Your life is influenced by where you are born

Your life is partly determined by where you are born. For example, if you are born in Ethiopia then your life will be determined by Ethiopian standards and culture. In the United States, Canada or the UK your life is determined by a more developed capitalist system. Someone may come from Ethiopia to experience the “freedoms” countries like these employ, but there is another factor at work here: class. It is easy to show that the system boasts of false promises: Sally wishes to go to university, but Sally’s parents cannot afford to pay for it because in the capitalist system one must pay for everything. Sally’s life path has now been influenced by what class she was born into. Therefore, what the Ethiopian will notice is that “freedoms” have a price and are largely determined by what class one is born into.

Along the same lines, immigrants often receive low paying work in the service industry once they enter the developed capitalist system and they can never afford the education to gain higher paying jobs. As a result they stay in the service industry their entire lives, being some of the most lowly-paid members of the working class of wage and salary earners. It is education and money that allows one to move up in a capitalist society but even if one is to move up the ‘social ladder’, it is only usually to a less badly paid section of the same subservient class.

Finding and maintaining a job is difficult enough for people in poor countries and therefore receiving an education is but a luxury. In fact, the cab driver I spoke to said that he was working to make sure that his daughter would be able to go to university. He has to spend his years driving a car all day long so that his daughter will not have to do the same job and will have a better future. If someone cannot improve their station in life because they have no money to begin with, they also cannot afford to improve their station through higher education. This means that they are left work for the class that owns and controls society. This is because capitalism is not really based on merit, but on how much money one has. This is irrational as merit should never have a price, it should be free and depend on nothing but itself.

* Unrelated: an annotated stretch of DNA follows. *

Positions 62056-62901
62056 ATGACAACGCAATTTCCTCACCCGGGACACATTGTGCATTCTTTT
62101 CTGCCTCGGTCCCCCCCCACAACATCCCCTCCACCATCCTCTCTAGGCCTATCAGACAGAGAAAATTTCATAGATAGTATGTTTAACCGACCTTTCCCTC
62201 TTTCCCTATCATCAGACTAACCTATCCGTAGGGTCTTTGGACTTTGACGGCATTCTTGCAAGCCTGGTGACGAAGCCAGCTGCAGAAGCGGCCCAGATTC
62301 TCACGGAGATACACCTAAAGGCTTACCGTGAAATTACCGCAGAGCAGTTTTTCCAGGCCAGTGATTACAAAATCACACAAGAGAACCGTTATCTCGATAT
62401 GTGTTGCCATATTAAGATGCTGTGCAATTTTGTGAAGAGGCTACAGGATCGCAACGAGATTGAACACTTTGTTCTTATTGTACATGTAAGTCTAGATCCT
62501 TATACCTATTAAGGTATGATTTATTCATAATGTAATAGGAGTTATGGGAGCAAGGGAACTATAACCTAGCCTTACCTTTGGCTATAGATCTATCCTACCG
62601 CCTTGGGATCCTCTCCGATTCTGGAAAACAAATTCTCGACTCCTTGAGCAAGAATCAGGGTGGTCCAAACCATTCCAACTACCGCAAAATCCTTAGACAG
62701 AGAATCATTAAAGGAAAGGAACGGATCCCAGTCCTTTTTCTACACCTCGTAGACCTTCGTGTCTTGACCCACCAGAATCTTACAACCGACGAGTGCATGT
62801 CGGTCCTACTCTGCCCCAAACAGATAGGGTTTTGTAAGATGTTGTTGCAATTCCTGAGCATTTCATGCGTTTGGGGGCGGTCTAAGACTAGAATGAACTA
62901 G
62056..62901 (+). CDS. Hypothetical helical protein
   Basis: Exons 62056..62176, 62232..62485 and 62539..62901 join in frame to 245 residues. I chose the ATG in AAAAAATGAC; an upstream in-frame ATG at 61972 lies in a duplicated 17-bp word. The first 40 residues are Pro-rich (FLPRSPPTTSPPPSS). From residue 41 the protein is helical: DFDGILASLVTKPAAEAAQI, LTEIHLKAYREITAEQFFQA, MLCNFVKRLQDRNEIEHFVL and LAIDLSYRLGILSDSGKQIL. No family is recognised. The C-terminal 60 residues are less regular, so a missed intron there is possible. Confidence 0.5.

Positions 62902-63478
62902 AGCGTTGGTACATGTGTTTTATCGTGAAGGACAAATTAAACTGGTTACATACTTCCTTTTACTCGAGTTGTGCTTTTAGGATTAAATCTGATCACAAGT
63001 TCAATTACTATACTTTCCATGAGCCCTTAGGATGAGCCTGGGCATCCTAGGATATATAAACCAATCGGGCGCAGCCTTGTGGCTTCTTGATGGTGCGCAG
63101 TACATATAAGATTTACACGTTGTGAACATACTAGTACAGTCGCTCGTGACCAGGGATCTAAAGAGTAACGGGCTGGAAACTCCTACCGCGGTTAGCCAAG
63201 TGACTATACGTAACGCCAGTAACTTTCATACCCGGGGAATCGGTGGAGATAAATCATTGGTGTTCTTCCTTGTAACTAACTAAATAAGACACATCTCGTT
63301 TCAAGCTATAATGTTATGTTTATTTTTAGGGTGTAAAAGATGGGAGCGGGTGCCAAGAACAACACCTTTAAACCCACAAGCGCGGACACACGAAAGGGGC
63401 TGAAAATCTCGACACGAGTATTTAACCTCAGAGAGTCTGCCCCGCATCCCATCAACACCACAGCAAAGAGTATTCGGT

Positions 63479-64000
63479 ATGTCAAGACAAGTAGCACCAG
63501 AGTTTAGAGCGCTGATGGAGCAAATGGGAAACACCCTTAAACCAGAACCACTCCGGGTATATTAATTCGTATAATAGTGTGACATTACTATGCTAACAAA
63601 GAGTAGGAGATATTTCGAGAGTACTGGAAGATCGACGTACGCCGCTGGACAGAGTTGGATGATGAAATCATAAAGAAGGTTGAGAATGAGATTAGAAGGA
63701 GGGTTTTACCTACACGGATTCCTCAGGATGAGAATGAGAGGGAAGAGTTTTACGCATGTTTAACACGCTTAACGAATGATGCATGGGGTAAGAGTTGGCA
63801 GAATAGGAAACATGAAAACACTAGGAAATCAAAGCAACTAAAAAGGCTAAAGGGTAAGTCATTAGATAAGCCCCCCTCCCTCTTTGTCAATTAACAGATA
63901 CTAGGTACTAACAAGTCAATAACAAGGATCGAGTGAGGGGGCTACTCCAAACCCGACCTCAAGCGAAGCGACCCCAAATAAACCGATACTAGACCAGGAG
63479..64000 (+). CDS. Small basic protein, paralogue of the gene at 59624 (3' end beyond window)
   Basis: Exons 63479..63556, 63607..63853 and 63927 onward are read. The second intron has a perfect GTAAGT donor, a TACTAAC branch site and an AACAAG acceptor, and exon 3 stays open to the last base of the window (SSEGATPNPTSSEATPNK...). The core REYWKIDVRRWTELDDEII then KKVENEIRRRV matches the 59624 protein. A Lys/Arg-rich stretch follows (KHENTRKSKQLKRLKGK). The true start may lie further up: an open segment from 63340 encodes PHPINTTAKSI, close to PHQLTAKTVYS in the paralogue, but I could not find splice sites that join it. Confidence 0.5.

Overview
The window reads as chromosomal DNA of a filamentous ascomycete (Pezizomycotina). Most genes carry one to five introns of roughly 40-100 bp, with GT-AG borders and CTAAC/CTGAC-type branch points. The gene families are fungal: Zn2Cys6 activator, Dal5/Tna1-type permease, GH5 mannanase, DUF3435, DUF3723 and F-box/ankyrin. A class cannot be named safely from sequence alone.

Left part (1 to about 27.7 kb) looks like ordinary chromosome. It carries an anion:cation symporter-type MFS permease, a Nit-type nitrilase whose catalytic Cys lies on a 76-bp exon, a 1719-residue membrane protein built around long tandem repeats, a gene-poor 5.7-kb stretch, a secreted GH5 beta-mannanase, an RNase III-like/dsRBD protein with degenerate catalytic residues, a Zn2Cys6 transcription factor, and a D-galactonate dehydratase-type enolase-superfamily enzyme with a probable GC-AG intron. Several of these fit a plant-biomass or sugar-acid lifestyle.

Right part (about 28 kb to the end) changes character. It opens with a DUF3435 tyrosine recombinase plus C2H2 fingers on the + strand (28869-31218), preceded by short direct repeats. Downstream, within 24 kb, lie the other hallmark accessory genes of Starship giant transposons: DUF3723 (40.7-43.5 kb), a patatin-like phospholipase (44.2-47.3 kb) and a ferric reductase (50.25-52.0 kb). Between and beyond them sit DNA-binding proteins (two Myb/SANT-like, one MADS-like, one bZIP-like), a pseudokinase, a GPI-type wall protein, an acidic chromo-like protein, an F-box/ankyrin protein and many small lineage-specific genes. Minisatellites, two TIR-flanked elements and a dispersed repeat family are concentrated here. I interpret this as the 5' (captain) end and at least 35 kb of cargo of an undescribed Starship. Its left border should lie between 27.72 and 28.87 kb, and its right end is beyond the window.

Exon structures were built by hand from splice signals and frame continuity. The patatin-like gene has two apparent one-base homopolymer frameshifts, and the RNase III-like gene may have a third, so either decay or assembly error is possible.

The capitalist system is marketed on its promises of equality and freedoms through purchasing power. Prospective immigrants are given rhetoric about how capitalism makes anything possible – if one has money. However, nothing appears possible, let alone free and equal about the owning class being served daily by an exploited working class, who are actually the majority and whose freedom is rationed and limited by their pay packets and salary cheques.